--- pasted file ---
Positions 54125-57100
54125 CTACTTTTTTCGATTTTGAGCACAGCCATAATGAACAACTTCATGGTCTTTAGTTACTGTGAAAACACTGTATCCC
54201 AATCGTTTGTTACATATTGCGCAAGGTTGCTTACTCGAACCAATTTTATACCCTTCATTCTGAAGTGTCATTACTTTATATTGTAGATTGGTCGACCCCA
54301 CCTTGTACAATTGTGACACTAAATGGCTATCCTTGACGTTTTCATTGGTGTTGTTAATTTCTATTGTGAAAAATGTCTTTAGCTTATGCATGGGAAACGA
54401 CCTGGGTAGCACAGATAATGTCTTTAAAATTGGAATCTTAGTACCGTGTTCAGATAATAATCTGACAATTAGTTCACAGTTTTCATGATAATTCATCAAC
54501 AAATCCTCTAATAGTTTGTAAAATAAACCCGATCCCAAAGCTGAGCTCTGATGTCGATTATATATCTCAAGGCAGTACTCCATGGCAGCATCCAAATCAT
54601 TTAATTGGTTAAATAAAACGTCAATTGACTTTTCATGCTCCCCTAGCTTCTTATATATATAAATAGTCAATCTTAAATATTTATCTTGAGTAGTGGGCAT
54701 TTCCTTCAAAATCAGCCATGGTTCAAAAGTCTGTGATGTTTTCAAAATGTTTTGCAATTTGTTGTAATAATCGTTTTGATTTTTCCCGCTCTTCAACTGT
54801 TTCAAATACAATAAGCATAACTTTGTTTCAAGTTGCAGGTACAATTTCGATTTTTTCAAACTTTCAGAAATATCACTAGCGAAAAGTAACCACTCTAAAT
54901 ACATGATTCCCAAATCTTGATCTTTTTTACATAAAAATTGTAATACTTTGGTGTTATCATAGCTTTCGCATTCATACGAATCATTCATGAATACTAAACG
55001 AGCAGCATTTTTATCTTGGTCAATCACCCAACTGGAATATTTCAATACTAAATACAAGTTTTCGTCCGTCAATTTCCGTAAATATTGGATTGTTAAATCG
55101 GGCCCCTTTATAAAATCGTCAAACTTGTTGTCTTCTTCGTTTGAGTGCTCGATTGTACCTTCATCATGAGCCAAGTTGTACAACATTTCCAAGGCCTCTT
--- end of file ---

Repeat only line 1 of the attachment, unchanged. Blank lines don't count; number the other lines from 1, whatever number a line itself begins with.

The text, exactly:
Positions 54125-57100